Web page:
The federal prosecution began shortly afterward, and the Police Department as a whole began coming under more scrutiny. At one point there were at least nine federal criminal investigations into the Police Department’s actions, some of which are continuing; four have already led to indictments and three, including the Danziger case, to convictions.
In May 2010, the Justice Department announced a federal civil investigation into the department, an inquiry that has produced a scathing report on its practices and will eventually lead to a consent decree, a legally mandated blueprint for reform.
Around 60 witnesses were called over the course of the monthlong Danziger trial, including victims, one of whom was unable to raise her right hand to swear in because she lost it as a result of the shootings on the bridge, and several officers who had been involved in the shootings and the police investigation and later pleaded guilty.
The trial was not only about these five officers but also about what exactly happened in the weeks after the hurricane, a sort of judgment on the initial widely held belief that the authorities were trying to control elements of a citizenry run rampant.
In the years since, that narrative has been qualified. While some people did turn to crime and violence, it has become apparent that some of the bloodshed and chaos was brought about by members of the long-troubled Police Department.
In opening and closing arguments, prosecutors portrayed the Danziger victims as people merely trying to survive when they were descended on by the police. Instead of assessing the threat when they arrived on the scene, prosecutors said, these officers tried to send a harsh lesson to people they had wrongly suspected of firing at the police.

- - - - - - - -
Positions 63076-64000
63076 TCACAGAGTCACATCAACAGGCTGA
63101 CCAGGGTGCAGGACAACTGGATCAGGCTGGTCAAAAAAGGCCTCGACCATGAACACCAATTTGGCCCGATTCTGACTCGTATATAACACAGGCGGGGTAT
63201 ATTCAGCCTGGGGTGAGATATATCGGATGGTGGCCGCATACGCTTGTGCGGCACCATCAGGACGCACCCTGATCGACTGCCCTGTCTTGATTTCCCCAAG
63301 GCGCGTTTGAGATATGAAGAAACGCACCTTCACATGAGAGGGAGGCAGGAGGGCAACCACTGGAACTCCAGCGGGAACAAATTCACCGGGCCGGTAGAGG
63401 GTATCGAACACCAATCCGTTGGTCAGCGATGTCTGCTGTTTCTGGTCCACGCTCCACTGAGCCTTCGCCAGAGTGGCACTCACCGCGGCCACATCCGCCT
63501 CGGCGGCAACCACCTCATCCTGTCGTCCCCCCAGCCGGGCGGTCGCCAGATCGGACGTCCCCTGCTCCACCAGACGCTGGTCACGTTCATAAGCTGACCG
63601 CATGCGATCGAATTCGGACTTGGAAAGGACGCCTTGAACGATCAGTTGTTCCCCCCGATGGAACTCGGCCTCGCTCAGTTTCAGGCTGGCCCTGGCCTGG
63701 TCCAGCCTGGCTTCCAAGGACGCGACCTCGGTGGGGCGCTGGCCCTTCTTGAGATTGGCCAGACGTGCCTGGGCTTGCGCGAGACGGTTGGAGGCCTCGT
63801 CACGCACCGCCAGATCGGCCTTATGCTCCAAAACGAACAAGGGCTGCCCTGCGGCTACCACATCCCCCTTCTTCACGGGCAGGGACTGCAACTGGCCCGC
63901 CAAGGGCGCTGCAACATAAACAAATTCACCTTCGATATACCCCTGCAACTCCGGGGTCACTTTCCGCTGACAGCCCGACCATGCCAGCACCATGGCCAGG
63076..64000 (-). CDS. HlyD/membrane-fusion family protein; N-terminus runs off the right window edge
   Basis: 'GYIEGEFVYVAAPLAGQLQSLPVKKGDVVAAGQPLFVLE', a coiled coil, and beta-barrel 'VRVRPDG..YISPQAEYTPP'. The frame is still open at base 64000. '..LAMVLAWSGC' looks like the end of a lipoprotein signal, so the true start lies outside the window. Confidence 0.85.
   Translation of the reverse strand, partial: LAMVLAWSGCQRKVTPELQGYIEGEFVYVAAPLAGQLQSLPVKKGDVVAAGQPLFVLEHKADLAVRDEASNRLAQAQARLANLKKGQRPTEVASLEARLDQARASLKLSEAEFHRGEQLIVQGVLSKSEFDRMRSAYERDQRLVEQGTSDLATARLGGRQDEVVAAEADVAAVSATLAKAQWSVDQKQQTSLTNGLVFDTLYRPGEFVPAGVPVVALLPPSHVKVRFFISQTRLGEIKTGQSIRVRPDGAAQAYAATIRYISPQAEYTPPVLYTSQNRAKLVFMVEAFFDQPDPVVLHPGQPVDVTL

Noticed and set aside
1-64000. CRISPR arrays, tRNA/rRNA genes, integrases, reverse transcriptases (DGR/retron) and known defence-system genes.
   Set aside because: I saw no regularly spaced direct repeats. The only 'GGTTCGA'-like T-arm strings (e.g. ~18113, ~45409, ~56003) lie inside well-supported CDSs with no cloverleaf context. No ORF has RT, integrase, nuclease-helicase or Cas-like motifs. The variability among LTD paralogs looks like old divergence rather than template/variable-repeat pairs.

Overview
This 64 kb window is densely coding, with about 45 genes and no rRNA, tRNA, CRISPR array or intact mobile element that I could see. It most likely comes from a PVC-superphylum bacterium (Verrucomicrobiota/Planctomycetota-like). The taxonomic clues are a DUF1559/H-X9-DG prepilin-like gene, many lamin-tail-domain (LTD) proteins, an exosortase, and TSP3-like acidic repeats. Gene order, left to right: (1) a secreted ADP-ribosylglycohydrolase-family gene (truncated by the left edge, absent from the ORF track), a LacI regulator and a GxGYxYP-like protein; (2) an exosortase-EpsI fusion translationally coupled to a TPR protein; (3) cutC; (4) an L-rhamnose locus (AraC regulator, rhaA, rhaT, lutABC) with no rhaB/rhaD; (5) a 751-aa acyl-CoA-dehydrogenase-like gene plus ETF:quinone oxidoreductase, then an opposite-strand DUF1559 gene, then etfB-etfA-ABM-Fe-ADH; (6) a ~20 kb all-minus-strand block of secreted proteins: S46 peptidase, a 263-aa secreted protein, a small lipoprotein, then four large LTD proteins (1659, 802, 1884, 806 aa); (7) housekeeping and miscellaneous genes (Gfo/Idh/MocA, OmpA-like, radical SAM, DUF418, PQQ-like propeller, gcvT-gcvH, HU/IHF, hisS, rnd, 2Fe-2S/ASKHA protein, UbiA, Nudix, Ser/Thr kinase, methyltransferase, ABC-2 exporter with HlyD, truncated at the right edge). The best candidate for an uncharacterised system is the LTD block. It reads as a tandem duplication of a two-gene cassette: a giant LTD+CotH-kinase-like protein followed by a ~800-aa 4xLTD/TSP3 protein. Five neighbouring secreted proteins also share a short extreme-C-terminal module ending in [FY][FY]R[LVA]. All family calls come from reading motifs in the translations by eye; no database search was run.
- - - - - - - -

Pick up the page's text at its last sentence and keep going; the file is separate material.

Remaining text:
“They thought they could do what they wanted to do and there wouldn’t be any consequences,” said Theodore Carter, an assistant United States attorney, in his closing statement. “This led to their crime, it led to their brazenness. It never occurred to them they were shooting up two good families.”
While some of the defense lawyers argued that the citizens were in fact armed, or that other people in the vicinity were shooting at the victims, their main argument was that the officers’ actions must be judged in the context of those first horrible days after Hurricane Katrina, when New Orleans was a city on the verge of anarchy.
As in a similar trial of the police last year, defense lawyers said that the officers should be considered heroes for staying in the city when so many others left and that, given the air of imminent and omnipresent danger in those days, their instincts should not be criminalized.
“He has to decide and act in a split second, a nanosecond, to make a life or death decision,” said Paul Fleming, who represented Mr. Faulcon. Given the circumstances, he said, “It is a decision that is reasonable, it is a decision that is justifiable and it is a decision that is not a crime.”
Jim Letten, the United States attorney for Louisiana’s Eastern District, said that was exactly wrong. It is in situations like the anarchy after Hurricane Katrina, he said, when it is most crucial that the police be depended upon to protect citizens.
“Who can we count on when our society is threatened?” he asked. “If we can’t depend on them, who can we depend on?”
[KLW: Sadly, blacks, latinos, and most lower income people have long known they can't count on the police to protect them. Although paid by our taxes, their mind-set is that they are serving the white upper class....There are notable exceptions, of course, but they are, unfortunately, exceptions, not the rule.]